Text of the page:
Sometimes we take things for granted, not realizing what we've got. Like this now common kitchen convenience. But a lot went into making it and you can thank a Minnesotan for it!
You probably don't think twice about it when you pop a slice of bread into the toaster for breakfast. But there was a day you used to have to sit and watch that bread toast over an open flame and turn it so each side would toast. If you got involved in something else you often forgot about the bread and the toast burned.
But then along came a Minnesotan to save the day...
The electric toaster was invented in Scotland, but Minneapolis inventor Waters Genter made it more convenient in 1919 with the 1-A-1 Toastmaster, the first pop-up toaster.
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One commenter gave a full background:
Here's his full comment:
"Minnesota lays claim to fame for inventing the first automatic “pop-up” toaster by Charles P. Strite, who was born in Minneapolis.
Oct. 18, 1921, Strite received US Patent No. 1,394,450 for his “Bread-Toaster” device, which became known as the Toastmaster.
While working in Stillwater, Strite noticed the toast served in a local cafeteria was mostly burned.
Back then, a person needed to monitor the bread being toasted and remove it from the toasting device, such as a wired frame over an open flame, before it burned.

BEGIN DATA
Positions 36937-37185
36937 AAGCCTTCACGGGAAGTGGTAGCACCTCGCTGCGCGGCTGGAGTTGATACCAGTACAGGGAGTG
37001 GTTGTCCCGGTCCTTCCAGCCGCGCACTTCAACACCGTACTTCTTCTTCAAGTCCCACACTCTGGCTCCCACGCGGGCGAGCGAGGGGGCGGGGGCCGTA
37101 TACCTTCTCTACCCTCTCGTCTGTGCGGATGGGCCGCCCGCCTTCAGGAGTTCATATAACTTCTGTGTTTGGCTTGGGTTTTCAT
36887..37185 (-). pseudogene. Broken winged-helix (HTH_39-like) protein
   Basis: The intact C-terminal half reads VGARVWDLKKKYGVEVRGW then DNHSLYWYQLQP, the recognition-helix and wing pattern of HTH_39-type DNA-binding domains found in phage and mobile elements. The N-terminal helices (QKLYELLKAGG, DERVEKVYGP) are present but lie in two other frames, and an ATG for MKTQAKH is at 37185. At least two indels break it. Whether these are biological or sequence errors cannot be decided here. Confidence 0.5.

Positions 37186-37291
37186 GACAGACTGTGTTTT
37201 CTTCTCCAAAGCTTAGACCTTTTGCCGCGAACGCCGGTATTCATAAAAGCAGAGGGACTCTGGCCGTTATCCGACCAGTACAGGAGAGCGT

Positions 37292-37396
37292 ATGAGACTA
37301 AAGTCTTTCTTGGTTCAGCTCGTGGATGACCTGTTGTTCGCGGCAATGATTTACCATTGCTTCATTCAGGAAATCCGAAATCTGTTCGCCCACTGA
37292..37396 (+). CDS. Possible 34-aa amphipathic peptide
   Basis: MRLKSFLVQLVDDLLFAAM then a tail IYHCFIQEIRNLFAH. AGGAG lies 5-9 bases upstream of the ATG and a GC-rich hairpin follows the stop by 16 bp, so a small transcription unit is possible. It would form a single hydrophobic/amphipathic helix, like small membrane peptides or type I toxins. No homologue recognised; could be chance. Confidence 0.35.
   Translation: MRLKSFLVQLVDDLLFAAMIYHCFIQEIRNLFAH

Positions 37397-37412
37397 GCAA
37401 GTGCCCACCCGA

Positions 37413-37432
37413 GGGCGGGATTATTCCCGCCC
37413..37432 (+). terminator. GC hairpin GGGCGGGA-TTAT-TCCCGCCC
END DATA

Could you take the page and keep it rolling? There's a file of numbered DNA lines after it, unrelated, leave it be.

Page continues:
Strite started work on a machine that would automatically stop heating the bread once it was toasted and eject it from the toasting device.
He added heating elements, so both sides of a slice of bread were toasted at the same time.
When the timer turned off the electricity, a mechanical spring ejected, or “popped up,” the finished toast, thus, no more burned toast."
The Toastmaster was first sold only to restaurants.
Several model types were manufactured, including one that toasted 12 slices of bread simultaneously. This model weighed 65 pounds and consumed 5,500 watts of power.
Strite’s company, Waters-Genter of Minneapolis, began selling the first automatic pop-up household toaster under the name Toastmaster in 1926.
One commonly-sold model was the four-slice Toastmaster, which weighed 32 pounds and cost $100.
Strite’s original company became Toastmaster, Inc. It was acquired by Salton, Inc. in 1999, which also owns the rights to the George Foreman Grill.
You can see that first toaster in action here. It's crazy to see how it worked back then. Notice how there are two levers, but only one slice of bread goes in? The right lever slowly moves up as the the bread toasts. When it gets to the top, the lever on the left pops the bread out of the toaster.
We take that for granted today, but it was state of the art back then. Not to mention....no more burnt toast!